November is the month I pick to get my tackle in shape for the Fall and the start of my favorite month for fishing. Preparing your fishing tackle for the Fall fishing is a must. Update your tackle with different colors on your artificial baits and medium running baits. Also, change out to lighter leader material and hook sizes.
Here are a few tips:
· Give your reels a good cleaning by loosening the drags and lubricating the gears. If you don’t feel comfortable doing this, there are several good tackle dealers in Tampa who can service your reels at a reasonable price.
· Check the line guides on your rods for any scratches or nicks. Use cotton swabs, or borrow a pair of panty hose from your wife when she’s not looking and cut it into small strips. It will last a long time so, don’t worry, she won’t miss one panty hose. Now, run the cotton swab or piece of panty hose through the guide. If the panty hose clings or the cotton sticks to the guide, replace the guide or risk losing a fish later. A slight scratch or cut on the guide will cut your line under pressure from a pulling fish. (Figure A)
· At the end of the day, never put your hook on the guide if your rod doesn’t have a built-in hook holder, as this can and will scratch the guide. Instead, take an electrical nylon tie with a screw hole built in and place it just above the top grip on the rod. This allows a place for the hook to sit (Figure B)
· Most anglers take too much tackle on a fishing trip. Remember the last time you went on a vacation with your wife, and she brought half the closet along? There are many new small soft sided tackle boxes that can handle all your needs. I suggest you leave most of your tackle at home, and replenish your tackle box as needed. In addition, small medicine bottles work great for hooks and small sinkers to keep on the console of the boat and use as needed. (Figure C)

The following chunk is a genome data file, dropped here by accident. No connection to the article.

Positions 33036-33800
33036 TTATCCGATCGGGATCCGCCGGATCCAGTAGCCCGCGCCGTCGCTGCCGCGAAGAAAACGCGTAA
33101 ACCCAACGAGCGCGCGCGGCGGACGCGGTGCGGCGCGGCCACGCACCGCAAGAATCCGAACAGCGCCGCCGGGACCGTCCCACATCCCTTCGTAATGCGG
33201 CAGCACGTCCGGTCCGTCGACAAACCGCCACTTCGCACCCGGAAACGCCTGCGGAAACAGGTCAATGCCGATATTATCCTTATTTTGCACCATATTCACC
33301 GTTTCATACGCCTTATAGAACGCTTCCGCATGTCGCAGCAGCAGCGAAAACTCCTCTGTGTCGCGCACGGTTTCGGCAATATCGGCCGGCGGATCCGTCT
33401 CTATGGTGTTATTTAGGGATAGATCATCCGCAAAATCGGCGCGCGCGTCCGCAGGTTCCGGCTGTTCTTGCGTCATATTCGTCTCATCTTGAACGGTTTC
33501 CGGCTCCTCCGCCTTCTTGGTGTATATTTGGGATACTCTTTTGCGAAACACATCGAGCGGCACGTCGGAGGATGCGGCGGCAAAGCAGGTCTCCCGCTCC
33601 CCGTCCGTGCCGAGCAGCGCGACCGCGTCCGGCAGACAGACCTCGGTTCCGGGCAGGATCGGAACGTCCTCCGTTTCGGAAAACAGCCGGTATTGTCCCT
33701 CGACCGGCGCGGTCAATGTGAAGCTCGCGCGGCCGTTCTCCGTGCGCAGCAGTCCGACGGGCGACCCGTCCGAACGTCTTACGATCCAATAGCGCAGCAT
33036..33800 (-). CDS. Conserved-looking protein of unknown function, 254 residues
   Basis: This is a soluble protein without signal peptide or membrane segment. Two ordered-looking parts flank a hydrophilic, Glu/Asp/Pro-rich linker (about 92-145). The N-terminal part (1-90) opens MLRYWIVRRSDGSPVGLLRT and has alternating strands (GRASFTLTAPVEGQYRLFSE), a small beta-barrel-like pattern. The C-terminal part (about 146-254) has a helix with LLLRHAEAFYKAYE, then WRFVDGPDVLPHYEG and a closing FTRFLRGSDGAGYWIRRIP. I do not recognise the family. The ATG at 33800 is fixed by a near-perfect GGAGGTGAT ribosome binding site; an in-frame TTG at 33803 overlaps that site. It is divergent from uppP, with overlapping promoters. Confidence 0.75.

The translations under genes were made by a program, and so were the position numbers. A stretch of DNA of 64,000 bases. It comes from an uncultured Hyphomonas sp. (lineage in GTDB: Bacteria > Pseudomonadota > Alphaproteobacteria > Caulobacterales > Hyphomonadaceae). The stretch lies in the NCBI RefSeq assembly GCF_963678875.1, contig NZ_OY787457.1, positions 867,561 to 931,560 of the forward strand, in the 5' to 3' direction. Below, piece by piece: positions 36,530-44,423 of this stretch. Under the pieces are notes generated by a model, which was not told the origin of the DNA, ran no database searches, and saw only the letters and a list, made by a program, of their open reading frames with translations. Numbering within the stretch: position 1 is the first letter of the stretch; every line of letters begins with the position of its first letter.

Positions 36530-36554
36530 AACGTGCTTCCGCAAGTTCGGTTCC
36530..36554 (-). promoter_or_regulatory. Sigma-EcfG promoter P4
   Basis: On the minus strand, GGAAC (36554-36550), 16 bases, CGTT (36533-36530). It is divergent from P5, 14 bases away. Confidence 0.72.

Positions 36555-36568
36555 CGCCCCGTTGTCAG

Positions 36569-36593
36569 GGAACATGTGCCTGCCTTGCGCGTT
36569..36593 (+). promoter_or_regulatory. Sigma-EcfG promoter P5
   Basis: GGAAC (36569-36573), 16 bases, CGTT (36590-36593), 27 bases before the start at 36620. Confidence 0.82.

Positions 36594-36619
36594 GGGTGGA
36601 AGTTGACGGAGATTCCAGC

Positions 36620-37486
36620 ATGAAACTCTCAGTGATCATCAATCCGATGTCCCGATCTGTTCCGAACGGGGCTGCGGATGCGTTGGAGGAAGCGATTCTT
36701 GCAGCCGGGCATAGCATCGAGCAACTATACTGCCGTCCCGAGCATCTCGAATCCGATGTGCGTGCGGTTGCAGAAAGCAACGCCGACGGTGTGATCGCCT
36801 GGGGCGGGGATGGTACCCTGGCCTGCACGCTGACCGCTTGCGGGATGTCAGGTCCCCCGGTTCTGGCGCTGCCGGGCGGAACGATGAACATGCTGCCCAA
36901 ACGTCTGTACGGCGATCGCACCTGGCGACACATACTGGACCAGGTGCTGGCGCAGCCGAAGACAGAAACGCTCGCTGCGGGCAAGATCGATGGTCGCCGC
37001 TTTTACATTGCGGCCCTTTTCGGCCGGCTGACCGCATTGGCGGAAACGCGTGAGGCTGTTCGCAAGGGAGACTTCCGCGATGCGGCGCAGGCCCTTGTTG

Hopefully the honey dos are done, and your tackle is ready for fishing. Remember, fishing heats up as the water temperature drops.
November will bring lower water temperatures and an increase in fish activity. Look for snook cruising the mangrove shorelines of creeks and rivers. Live shrimp or fresh cut ladyfish are one of their favorites in the Fall.
Flounder will hit jigs tipped with shrimp bounced on the bottom under docks.
Bigger trout move into the channels and deeper cuts around the mangroves.
Redfish will start their move under docks and around bridges looking for food. Live shrimp are one of the best baits just before the change of the tide.
Sheepshead (bait stealers of Tampa Bay) start their migration looking for mates and can be found around rocky bottoms, bridges and docks. This is the start of the season to fish for them until late February when they move back out to the gulf waters. Live shrimp, dead shrimp or fiddler crabs are best baits.
Grouper action gears up, as the bigger gags move closer to shore and make their appearance around the Skyway Bridge and the Ships Channel. Cut bait with a small strip of squid will increase the bite.
Best live baits: Shrimp, mud minnows, small silver dollar size pinfish and fiddler crabs.
Artificial baits: Saltwater assassin (soft bait) – MirrOlure (hard bait).
Good fishing and tight lines.